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Author Topic: Just a reminder to check the power at your distro as well as the wall.  (Read 3386 times)

Steve M Smith

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Re: Just a reminder to check the power at your distro as well as the wall.
« Reply #30 on: January 27, 2014, 04:59:27 pm »

The potential that I see -- especially in higher-amperage connections -- is that someone would connect or disconnect the multipin power connector while the facility connection is energized and there is a load on the distro. That could result in a significant arc flash explosion.

These are usually arranged so that the switch also locks the plug in place.  The last time I connected one up in a venue, this was the case.

The photo I linked to earlier was a panel mount type which would be part of your own distribution.  The venue's supply would have something like this:



With this, you can only plug it in or remove it if the switch is off.  You can't even open the cover unless the switch is off.


Steve.
« Last Edit: January 27, 2014, 05:04:10 pm by Steve M Smith »
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Ray Aberle

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Re: Just a reminder to check the power at your distro as well as the wall.
« Reply #31 on: January 27, 2014, 05:42:20 pm »

These are usually arranged so that the switch also locks the plug in place.  The last time I connected one up in a venue, this was the case.

The photo I linked to earlier was a panel mount type which would be part of your own distribution.  The venue's supply would have something like this:



With this, you can only plug it in or remove it if the switch is off.  You can't even open the cover unless the switch is off.


Steve.
That's a good setup. Cams are not rated for interrupting current either, so same deal, you need to make sure the source is de-energized before connecting/removing the cables. And even still, ground (then neutral) connects first and removes last!

Ray
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Tom Bourke

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Re: Just a reminder to check the power at your distro as well as the wall.
« Reply #32 on: January 27, 2014, 05:43:49 pm »

These are usually arranged so that the switch also locks the plug in place.  The last time I connected one up in a venue, this was the case.

The photo I linked to earlier was a panel mount type which would be part of your own distribution.  The venue's supply would have something like this:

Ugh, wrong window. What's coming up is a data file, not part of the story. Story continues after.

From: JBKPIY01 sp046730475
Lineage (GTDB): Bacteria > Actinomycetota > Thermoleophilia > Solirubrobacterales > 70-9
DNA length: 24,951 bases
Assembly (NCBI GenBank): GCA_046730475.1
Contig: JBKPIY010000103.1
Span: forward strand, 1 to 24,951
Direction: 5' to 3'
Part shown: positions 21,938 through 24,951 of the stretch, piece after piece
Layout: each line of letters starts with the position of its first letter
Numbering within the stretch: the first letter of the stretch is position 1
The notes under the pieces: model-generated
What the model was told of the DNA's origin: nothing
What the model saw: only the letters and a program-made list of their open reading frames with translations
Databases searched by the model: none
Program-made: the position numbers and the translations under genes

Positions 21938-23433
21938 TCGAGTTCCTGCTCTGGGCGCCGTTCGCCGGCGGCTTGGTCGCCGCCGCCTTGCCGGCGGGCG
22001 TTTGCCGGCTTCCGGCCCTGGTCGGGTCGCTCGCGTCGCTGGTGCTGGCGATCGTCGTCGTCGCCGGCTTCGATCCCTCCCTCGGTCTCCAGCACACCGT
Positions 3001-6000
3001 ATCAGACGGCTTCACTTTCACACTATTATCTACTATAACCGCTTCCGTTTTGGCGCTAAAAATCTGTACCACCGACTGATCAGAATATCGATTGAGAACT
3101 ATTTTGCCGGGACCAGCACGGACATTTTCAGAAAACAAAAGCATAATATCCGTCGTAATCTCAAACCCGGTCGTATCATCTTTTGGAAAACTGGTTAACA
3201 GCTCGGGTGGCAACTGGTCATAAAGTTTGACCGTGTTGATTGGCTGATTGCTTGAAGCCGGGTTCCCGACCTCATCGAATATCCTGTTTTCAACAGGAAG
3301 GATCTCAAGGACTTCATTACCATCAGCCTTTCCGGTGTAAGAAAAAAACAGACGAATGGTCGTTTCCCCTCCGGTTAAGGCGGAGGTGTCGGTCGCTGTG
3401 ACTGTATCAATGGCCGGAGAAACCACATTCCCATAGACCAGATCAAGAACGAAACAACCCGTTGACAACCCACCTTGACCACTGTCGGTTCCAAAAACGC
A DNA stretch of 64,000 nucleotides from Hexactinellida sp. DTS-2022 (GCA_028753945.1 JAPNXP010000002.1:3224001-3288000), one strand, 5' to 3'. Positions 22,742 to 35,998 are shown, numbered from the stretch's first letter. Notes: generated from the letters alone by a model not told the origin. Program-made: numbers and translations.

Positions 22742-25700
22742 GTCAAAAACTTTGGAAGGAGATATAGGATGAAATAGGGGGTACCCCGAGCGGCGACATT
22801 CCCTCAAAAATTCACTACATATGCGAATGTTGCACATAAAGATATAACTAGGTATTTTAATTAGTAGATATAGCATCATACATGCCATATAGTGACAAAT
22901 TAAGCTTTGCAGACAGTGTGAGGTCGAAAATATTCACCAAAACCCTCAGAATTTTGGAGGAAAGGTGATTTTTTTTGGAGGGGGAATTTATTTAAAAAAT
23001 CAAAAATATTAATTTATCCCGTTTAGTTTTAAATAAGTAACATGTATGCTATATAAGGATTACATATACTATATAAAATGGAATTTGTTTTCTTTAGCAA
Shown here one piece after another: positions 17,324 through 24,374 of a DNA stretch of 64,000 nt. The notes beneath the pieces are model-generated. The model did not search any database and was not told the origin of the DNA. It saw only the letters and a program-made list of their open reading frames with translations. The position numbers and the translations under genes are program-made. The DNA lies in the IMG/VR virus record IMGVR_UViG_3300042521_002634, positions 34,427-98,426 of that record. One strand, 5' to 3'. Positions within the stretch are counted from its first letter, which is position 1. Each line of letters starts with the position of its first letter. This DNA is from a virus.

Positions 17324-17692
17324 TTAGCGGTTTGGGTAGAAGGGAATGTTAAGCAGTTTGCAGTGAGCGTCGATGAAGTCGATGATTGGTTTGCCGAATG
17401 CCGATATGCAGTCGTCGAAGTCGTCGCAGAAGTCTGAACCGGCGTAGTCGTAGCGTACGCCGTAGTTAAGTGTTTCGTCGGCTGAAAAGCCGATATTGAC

With this, you can only plug it in or remove it if the switch is off.  You can't even open the cover unless the switch is off.


Steve.
Do you still check your power with all these safety features?  I would think a lose or miswire is still possible. 
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Jonathan Johnson

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Re: Just a reminder to check the power at your distro as well as the wall.
« Reply #33 on: January 27, 2014, 06:31:27 pm »

Do you still check your power with all these safety features?
Always inspect your safety features, test them where applicable, but never trust them.
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Stephen Swaffer

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Re: Just a reminder to check the power at your distro as well as the wall.
« Reply #34 on: January 27, 2014, 09:32:17 pm »

Might be worth noting that in the example posted by Mike under arc flash, one of the serious violations cited by OSHA was failure to ensure that it was safe to apply power BEFORE energizing the circuit.   Certainly a missing ground and/or neutral would make it unsafe.  Just one more entity to encourage testing!

When I install a high energy circuit-a judgement call, but usually 60 A or greater-in an industrial situation, I usually use a megger/insulation tester to check for shorts to ground.  It is a quick test to make sure you don't energize a dead short and tempt a breaker to explode in your hand.  Just make sure with A/V stuff you are only testing distro and not equipment!
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Steve Swaffer

Steve M Smith

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Re: Just a reminder to check the power at your distro as well as the wall.
« Reply #35 on: January 28, 2014, 01:52:06 am »

Do you still check your power with all these safety features?  I would think a lose or miswire is still possible.

Yes, but obviously, a safety feature at the outlet doesn't prevent a problem further down the line.